Councillor Rob Stewart displayed confidence in the progression of the deal, saying we “could not be in a better position” to agree the finer details. Set to be rolled out over the course of the next 15 years, the famous City Deal will cost around £1.3bn, aiming to attract investment from around the world to transform its economic competitiveness.
This week, the subject of communications has been the focus, with officials revealing that the transatlantic cable, described as a “game changer”, is not part of the deal.
Bringing ultrafast broadband to the Swansea Bay region, this was once a prominent feature of the deal. Stewart has now revealed that the building of the cable will be separate yet complimentary to the plans.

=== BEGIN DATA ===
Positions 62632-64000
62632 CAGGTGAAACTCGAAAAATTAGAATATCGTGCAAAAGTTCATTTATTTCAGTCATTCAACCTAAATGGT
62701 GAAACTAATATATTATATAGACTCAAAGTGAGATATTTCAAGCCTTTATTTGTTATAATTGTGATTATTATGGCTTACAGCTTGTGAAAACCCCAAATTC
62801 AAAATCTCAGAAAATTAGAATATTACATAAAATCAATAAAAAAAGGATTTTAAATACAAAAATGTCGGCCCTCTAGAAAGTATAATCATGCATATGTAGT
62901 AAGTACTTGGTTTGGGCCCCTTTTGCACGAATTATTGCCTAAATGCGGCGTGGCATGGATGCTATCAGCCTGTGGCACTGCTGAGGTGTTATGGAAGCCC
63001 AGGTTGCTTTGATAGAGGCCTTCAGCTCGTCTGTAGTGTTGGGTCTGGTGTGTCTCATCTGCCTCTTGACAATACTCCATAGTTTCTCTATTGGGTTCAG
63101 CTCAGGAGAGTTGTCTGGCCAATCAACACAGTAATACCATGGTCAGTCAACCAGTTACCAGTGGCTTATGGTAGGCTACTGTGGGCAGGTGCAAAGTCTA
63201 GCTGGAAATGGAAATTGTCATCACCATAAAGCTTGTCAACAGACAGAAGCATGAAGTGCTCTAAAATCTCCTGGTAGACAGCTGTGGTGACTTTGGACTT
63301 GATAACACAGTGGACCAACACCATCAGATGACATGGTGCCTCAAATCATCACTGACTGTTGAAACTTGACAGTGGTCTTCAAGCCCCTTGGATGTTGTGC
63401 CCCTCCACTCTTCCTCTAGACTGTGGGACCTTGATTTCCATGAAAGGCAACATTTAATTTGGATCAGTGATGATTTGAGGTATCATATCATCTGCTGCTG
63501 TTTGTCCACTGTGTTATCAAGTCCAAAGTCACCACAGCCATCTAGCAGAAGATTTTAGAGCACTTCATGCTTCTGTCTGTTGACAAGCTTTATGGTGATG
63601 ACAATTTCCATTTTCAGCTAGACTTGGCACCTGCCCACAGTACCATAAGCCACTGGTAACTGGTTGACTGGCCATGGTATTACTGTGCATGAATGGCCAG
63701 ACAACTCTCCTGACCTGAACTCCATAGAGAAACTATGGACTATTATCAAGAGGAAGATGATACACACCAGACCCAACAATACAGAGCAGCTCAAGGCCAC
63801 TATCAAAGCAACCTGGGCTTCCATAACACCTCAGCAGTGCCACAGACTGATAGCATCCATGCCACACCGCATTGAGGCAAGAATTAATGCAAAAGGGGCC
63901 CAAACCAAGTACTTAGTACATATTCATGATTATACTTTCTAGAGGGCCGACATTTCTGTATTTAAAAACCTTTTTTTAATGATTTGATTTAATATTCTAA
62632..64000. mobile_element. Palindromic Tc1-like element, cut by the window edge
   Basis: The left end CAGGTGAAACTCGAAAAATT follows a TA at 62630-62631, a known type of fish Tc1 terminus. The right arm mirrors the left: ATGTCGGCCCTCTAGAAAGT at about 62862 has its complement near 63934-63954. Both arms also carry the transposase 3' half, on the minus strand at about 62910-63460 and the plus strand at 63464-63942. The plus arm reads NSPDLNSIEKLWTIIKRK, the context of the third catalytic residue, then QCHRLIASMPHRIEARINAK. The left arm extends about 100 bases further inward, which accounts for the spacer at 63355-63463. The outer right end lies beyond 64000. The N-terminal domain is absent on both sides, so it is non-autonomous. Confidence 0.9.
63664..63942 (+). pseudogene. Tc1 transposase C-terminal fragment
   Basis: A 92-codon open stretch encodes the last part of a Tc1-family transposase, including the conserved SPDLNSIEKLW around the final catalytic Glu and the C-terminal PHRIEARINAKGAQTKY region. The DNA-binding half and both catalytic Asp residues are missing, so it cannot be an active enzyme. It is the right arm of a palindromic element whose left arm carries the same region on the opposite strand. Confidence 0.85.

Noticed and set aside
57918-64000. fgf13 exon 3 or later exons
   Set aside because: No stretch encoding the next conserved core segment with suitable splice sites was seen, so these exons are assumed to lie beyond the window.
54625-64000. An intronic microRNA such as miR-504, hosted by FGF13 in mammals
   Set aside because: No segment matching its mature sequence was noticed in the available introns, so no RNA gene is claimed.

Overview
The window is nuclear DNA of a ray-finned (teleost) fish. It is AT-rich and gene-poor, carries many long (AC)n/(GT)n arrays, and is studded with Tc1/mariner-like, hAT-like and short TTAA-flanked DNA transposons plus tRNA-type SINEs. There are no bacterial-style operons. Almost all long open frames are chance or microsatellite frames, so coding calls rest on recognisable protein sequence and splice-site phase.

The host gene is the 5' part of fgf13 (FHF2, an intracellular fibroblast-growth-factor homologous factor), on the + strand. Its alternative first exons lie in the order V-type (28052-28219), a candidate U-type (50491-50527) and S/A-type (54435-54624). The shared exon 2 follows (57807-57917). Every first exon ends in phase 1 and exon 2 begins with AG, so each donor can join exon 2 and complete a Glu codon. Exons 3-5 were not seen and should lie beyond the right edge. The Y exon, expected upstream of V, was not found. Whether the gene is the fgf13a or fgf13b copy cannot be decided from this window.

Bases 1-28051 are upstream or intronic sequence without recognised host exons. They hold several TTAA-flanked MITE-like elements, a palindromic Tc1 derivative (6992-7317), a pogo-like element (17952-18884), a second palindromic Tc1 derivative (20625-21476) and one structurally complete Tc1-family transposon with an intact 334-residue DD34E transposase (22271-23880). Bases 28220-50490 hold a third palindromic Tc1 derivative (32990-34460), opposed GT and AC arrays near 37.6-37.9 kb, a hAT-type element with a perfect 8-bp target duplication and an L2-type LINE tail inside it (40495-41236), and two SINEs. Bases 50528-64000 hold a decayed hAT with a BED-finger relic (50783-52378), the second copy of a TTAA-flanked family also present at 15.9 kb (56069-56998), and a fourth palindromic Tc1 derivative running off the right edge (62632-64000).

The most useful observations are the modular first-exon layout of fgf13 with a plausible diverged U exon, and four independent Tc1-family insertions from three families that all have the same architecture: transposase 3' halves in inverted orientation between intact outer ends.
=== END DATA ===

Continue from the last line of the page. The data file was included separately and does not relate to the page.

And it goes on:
While optimism surrounds the subject, Gower MP, Byron Davies, called the Swansea City deal a “muddle” that needs “sorting out”.
Denying that the focus had moved away from the ‘internet coast vision’, Stewart continued to discuss how close the deal was to being signed off, excited to support next generation industries.
“In order to deliver the sorts of economic change we want in this region we have to take forward the fifth generation technologies – the establishment of the test bed,” he said.
“We’ve been very clear about that and Sir Terry Matthews and his business partner from Wesley Clover, Simon Gibson, have been integral in bringing that together.
“They can demonstrate though the model they’ve successfully rolled out in Canada, they’ve created 22,000 jobs there and we believe we can make that sort of economic impact here.
“Whilst there are several projects which will have construction as part of it, the real golden thread through the deal are still those new technologies and new industries.”